Jul 18, 2023

Ontario Health announces new funding for robotic surgery for cancer patients with BMI over 35

Faculty members in our Department advocated for the funding for more than a decade

A team of surgeons using the robotic platform
Photo courtesy of Princess Margaret Cancer Centre
By Nick Patch

Ontario Health recently announced new funding to support robotic surgery for hysterectomies provided to endometrial cancer patients with BMI over 35. These increased resources will make it possible for more patients to undergo minimally invasive gynaecologic surgery, and should lead to better outcomes for those patients.

The new funding — which is also being provided for prostatectomy and nephrectomy — is in part the result of more than a decade of research and advocacy work by faculty in our Department, and will benefit several sites in our hospital network.

In conversations with provincial health authorities, members of our faculty have emphasized the benefits of robotic surgery for patients who, due to their higher BMI, cannot undergo laparoscopic forms of minimally invasive surgery and would therefore otherwise require open surgery.

“This news is important because there is level 1 evidence that minimally invasive surgery — whether laparoscopic or robotic — is better than open surgery in endometrial cancer, but we just cannot perform laparoscopy on certain individuals who have larger bodies for many technical reasons,” said Dr. Sarah Ferguson, a professor in our Department and a gynaecologic oncologist at UHN’s Princess Margaret Cancer Centre as well as Sinai Health System.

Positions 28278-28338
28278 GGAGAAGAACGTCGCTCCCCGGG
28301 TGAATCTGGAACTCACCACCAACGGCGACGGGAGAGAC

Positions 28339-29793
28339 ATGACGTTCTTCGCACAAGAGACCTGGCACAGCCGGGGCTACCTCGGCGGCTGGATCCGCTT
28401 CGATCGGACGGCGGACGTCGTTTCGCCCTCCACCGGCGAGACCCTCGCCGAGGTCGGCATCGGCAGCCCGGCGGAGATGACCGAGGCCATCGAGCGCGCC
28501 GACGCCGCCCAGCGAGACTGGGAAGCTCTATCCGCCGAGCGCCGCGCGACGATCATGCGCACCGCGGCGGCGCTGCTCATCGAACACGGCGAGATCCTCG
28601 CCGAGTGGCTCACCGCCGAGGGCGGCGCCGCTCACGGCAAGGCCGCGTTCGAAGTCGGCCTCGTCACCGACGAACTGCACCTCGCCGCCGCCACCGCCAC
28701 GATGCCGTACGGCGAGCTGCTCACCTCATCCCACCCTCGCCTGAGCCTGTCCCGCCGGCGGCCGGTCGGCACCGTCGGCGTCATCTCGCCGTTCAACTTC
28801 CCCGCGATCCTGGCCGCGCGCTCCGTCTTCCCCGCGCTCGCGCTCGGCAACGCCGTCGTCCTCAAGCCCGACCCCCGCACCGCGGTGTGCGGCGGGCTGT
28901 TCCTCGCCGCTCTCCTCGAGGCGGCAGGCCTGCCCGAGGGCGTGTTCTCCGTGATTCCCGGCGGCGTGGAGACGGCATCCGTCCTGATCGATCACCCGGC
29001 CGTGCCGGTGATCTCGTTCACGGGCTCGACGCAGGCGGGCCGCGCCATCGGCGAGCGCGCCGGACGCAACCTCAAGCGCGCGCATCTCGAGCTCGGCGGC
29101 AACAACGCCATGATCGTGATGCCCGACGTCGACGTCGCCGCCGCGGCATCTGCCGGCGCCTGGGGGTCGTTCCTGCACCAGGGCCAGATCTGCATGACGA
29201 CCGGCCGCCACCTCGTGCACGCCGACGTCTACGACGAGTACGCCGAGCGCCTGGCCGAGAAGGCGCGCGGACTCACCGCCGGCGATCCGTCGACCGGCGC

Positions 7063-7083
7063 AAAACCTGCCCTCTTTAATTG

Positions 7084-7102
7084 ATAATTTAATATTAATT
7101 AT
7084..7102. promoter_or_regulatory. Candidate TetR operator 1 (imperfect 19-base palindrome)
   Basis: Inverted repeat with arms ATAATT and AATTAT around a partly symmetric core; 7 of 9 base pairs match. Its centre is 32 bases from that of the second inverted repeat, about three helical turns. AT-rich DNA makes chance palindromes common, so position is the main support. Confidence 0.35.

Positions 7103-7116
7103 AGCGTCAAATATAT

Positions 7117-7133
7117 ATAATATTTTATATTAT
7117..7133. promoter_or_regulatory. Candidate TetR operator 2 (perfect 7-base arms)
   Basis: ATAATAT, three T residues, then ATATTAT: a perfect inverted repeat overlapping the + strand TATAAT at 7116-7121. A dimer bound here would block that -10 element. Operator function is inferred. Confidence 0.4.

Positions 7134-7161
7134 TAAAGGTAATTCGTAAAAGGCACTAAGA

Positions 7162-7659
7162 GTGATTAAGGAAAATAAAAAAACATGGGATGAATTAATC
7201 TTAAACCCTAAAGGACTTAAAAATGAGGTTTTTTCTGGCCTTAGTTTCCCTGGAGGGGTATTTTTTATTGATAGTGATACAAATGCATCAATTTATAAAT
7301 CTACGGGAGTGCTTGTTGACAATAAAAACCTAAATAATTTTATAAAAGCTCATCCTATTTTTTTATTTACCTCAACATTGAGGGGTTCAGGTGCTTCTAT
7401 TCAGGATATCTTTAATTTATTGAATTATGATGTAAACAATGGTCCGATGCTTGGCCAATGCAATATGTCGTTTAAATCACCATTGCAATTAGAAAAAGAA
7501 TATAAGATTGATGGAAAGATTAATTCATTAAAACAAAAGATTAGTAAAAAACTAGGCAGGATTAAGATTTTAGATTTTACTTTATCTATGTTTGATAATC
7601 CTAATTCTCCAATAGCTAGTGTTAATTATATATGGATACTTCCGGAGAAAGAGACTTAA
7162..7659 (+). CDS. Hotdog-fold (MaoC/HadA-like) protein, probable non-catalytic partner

“When we have access to the robotic platform, we can increase the minimally invasive surgery rate. This isn’t about robotic surgery being better than laparoscopy — rather, it is an acknowledgment that robotic surgery and laparoscopy are both tools we need to have available so that people who cannot undergo a laparoscopic procedure can still be offered the best care.”

Dr. Sarah Ferguson
Dr. Sarah Ferguson

Hospitals performing robotic surgery in Ontario have typically purchased or rented the robot with philanthropic support, and there are incremental costs associated with disposable supplies for the robot. With the new funding, hospitals will receive additional funds per case to cover those incremental costs.

For patients, there are numerous benefits of receiving minimally invasive surgical procedures compared to open surgery, including a quicker recovery period, a shorter length of stay, and a decreased risk of wound complications.

“This population doesn’t have a big voice — there is a lot of discrimination and weight bias that they experience in their health journey. But they can have just as good outcomes if they’re treated properly,” said Ferguson, who is also the gynaecologic cancer lead with Cancer Care Ontario.

“When we met with the province, we really advocated for this as an equity issue. It’s about offering the best practice to all individuals, regardless of who they are. I think that idea really resonated with the province.”

Ferguson credits a number of members of our Department for their diligent work raising awareness of this issue over the years, including associate professor Dr. Marcus Bernardini, recently graduated resident Dr. Maria Cusimano, assistant professor Dr. Andrea Simpson, and former professor Dr. Barry Rosen.

“I would say the University of Toronto really led this,” Ferguson said. “All the hospitals in our network have seen the value of having a robot, which I think is forward-thinking, especially when there wasn’t funding for it. This has in turn allowed us to offer robotic surgery training for our surgeons.”

Ferguson hopes that the new funding from the government could spur more hospitals to invest in robotic surgery. As Cancer Care Ontario and Ontario Health re-evaluate other indications, Ferguson is also hopeful that there will eventually be indications for non-cancers, including atypical hyperplasia.

“While the province is data-driven, they are also motivated by equity,” Ferguson said. “They have listened to the research and evidence we have brought forward, which is great.

“Ultimately, this is about being able to tailor treatments to our patients so that we can give them the best possible care.”